Men and women who were once incarcerated manage various aspects of the project. They plant and harvest vegetables, ring up sales, answer questions and help customers carry their groceries to their cars.
The Compton location is also home to the Alma Farm Stand, which is open to the community every other Sunday.
“Typically, a farm stand would be at the curbside. People would pull up their cars and run in and out,” Garcia said. “I think the effort here with our farm stand is for people to come into the farm, interact with each other and interact with the folks who work here.”
“One of the joys I have, particularly, is when I hear mothers and children talk about what they’re going to prepare, or grandma and grandkids talk about what they’re going to prepare later in the day.”
Prices are suggestions. Customers can pay what they can afford and are welcome take what they need. Nobody is denied food for lack of funds.
“Part of what we do is to reinforce the deeper truth that people are capable of growth, and should they have paid their dues, redemption is a possibility,” Garcia continued. “We want to get to a point where someone’s identity is not resting heavily on a past—a regrettable past— but that their identity today rests on their capacity to help feed, nourish people.”
The effort seems to be paying off. Dozens of families crowded the food stand on a warm Sunday morning in September. They filled baskets with celery, tomatoes, kale and more. They chit-chatted with Alma staffers. They paused for selfies among the okra vines.
“Journey,” an urban farmer with Alma, managed the bread stand.
Journey grew up in Compton, and said that plot had been an abandoned baseball field as far back as 1990.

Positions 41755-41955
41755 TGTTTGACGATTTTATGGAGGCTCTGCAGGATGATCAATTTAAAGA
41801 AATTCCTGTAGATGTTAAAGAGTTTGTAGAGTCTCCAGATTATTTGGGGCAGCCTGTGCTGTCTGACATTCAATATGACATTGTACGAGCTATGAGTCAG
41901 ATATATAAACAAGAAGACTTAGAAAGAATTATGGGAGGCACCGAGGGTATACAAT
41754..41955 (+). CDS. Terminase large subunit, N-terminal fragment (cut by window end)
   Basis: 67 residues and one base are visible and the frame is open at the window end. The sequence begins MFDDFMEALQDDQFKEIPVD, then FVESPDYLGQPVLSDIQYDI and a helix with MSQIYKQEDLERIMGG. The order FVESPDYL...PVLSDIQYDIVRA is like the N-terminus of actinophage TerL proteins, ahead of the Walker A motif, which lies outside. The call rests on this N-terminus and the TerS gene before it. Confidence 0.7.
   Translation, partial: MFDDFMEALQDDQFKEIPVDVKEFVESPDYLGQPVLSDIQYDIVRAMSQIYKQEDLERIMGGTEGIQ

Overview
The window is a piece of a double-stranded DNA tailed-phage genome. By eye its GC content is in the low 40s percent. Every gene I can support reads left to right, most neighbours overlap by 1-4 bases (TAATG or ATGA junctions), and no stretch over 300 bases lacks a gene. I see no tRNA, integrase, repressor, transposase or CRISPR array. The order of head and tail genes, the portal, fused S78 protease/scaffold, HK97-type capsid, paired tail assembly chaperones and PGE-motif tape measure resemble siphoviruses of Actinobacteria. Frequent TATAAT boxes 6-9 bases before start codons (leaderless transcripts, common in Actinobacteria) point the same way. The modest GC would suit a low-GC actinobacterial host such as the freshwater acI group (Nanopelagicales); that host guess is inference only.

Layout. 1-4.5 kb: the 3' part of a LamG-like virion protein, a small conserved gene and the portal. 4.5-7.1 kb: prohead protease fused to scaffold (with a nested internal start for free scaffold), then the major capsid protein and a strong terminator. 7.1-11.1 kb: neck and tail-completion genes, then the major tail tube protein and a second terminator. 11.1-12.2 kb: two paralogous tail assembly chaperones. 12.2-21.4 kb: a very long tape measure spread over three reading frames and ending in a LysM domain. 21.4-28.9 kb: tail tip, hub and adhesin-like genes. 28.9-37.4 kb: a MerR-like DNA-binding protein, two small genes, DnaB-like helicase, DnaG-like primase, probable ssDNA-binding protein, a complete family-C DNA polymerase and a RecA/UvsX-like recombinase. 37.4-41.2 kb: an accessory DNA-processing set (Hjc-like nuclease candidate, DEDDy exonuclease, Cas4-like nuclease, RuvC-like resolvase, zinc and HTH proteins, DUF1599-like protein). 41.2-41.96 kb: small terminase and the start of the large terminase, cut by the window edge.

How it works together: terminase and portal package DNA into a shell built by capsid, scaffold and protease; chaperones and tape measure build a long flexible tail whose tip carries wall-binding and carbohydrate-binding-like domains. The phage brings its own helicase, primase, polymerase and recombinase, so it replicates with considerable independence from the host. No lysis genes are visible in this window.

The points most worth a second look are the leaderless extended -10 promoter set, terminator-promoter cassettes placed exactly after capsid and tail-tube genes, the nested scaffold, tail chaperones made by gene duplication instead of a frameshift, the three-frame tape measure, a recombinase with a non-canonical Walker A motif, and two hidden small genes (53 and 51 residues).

Journey was once incarcerated. She joined Alma through a re-entry program.
“I was gang-banging, running amuck, being bad,” she said. “Here you can be yourself. I learned construction skills, how to be a cashier, I took etiquette classes.”
Nowadays Journey lives across the street from the Farm Stand. She celebrated her four-year anniversary with Alma in September.
Alma Backyard Farms’ success has attracted a significant amount of media attention. PBS, KCRW and ABC News have covered the project, and the attention has not let up. Garcia was busy fielding questions from two organizations when Community Health Councils visited the Farm Stand in September.
The story is inspirational and real. The farm field is a reflection of the people that work it, people such as Loy, who helped establish the Compton farm. Loy spent 23 years in prison, according to Garcia.
“He recently visited and he said, ‘this kind of looks like my life. It was unproductive, fallow, desolate.’ But his life today—he’s married, has a steady job—his life looks more like this,” Garcia said, referring to the farm.
The land was once fallow, and the people working it today once served time. That same land is now productive, and those same folks are now feeding themselves and their community.
Instead of discussing the financial viability of the project, Garcia talks about the viability of the folks who work with him.
“I don’t have background in agriculture per se,” Garcia said. “I studied philosophy, English and theology. I think those studies helped me to imagine and helped us to imagine this space differently. I wasn’t looking for production, for volume for profit–I was looking for production for volume to add value to people’s lives, not necessarily for the bottom line of dollars.”